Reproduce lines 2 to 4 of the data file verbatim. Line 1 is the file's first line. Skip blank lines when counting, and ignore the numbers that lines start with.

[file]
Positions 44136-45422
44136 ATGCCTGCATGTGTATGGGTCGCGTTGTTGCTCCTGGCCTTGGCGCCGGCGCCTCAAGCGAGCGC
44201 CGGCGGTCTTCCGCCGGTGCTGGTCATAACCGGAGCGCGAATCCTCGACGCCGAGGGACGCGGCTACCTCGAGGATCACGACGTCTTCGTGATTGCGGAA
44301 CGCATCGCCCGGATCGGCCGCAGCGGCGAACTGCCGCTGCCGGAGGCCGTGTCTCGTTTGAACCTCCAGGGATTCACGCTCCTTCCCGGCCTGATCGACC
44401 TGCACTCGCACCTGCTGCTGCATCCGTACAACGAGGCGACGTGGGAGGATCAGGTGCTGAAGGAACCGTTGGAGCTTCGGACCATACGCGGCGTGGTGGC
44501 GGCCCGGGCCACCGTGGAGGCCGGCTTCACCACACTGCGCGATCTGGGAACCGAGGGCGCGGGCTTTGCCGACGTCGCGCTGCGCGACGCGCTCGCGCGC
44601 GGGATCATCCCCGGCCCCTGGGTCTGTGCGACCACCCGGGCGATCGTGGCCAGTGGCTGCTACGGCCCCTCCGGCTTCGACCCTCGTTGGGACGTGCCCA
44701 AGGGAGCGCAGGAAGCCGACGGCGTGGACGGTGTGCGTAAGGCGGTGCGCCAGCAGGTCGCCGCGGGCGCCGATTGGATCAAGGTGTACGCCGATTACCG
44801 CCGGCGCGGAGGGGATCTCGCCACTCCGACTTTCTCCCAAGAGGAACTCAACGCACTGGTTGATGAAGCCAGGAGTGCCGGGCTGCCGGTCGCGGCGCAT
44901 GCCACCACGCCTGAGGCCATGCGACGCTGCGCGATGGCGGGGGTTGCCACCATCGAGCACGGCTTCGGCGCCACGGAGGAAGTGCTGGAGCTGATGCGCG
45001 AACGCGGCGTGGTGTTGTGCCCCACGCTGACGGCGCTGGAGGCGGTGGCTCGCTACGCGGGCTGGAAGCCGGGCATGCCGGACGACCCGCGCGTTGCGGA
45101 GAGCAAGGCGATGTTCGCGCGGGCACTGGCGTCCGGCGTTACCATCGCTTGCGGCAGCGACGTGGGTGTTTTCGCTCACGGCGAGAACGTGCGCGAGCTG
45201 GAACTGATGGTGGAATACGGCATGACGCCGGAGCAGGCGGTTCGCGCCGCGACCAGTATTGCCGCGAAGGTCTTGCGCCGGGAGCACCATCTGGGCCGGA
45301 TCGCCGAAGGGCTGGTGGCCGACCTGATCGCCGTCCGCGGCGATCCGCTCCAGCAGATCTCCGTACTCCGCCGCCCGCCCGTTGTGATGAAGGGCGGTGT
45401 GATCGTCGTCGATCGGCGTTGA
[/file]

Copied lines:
44136 ATGCCTGCATGTGTATGGGTCGCGTTGTTGCTCCTGGCCTTGGCGCCGGCGCCTCAAGCGAGCGC
44201 CGGCGGTCTTCCGCCGGTGCTGGTCATAACCGGAGCGCGAATCCTCGACGCCGAGGGACGCGGCTACCTCGAGGATCACGACGTCTTCGTGATTGCGGAA
44301 CGCATCGCCCGGATCGGCCGCAGCGGCGAACTGCCGCTGCCGGAGGCCGTGTCTCGTTTGAACCTCCAGGGATTCACGCTCCTTCCCGGCCTGATCGACC